Thursday, April 20, 2017
Youcat commented through CCC – Question n. 276.
(Youcat answer) Someone who goes on a pilgrimage “prays with his feet” and experiences with all his senses that his entire life is one long journey to God.
A deepening through CCC
(CCC 1674) Besides sacramental liturgy and sacramentals, catechesis must take into account the forms of piety and popular devotions among the faithful. The religious sense of the Christian people has always found expression in various forms of piety surrounding the Church's sacramental life, such as the veneration of relics, visits to sanctuaries, pilgrimages, processions, the stations of the cross, religious dances, the rosary, medals (Cf. Council of Nicaea II: DS 601; 603; Council of Trent: DS 1822), etc.
Reflecting and meditating
(Youcat comment) In ancient Israel people made pilgrimages to the Temple in Jerusalem. Christians adopted this custom. And so this developed, especially in the Middle Ages, into a regular pilgrimage movement to the holy places (above all to Jerusalem and to the tombs of the apostles in Rome and Santiago de Compostela). Often people went on pilgrimage so as to do penance, and sometimes their actions were affected by the false notion that one had to justify oneself before God by tormenting and punishing oneself. Today pilgrimages are experiencing a unique revival. People are looking for the peace and the strength that come from those grace-filled localities. They are tired of going it alone; they want to get out of the rut of the daily routine, get rid of some ballast, and start moving toward God.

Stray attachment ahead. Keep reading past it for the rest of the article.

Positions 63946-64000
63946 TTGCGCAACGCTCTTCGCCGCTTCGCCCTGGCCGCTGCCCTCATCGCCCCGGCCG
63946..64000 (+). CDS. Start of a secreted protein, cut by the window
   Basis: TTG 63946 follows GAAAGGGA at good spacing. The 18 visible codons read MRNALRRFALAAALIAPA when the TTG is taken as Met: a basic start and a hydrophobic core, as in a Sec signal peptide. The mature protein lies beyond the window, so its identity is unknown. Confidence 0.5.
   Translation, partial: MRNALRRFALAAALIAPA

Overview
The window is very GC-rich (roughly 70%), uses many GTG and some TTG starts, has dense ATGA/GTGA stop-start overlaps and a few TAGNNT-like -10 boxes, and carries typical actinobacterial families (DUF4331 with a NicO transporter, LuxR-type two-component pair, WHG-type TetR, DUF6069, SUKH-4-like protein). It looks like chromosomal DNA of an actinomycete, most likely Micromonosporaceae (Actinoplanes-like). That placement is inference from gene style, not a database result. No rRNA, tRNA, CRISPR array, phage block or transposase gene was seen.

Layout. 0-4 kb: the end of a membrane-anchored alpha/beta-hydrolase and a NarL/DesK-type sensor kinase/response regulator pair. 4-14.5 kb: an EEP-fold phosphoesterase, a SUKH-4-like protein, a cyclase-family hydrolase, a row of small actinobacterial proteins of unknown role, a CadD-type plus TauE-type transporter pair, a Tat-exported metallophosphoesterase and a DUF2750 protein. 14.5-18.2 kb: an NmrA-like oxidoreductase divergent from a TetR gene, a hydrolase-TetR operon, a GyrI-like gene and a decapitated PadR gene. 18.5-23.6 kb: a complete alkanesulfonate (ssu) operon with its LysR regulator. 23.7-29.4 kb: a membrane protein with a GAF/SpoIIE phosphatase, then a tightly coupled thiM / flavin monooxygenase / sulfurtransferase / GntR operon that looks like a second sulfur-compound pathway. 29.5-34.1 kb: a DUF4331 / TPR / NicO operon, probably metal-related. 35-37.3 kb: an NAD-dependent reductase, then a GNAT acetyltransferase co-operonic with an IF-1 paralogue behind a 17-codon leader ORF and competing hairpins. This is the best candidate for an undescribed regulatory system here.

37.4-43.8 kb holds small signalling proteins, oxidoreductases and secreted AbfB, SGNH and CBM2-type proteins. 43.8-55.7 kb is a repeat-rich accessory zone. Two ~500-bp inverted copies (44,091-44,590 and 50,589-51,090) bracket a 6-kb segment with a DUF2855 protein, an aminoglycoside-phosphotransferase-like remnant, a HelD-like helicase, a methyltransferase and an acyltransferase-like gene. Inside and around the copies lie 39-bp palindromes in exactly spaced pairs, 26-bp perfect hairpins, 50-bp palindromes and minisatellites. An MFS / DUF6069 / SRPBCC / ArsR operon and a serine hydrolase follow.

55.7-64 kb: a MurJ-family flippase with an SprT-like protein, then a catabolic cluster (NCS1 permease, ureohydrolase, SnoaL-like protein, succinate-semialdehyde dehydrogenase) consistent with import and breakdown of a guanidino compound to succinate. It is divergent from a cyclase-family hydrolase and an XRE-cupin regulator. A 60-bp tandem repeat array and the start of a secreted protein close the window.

(CCC 2663) In the living tradition of prayer, each Church proposes to its faithful, according to its historic, social, and cultural context, a language for prayer: words, melodies, gestures, iconography. The Magisterium of the Church (Cf. DV 10) has the task of discerning the fidelity of these ways of praying to the tradition of apostolic faith; it is for pastors and catechists to explain their meaning, always in relation to Jesus Christ.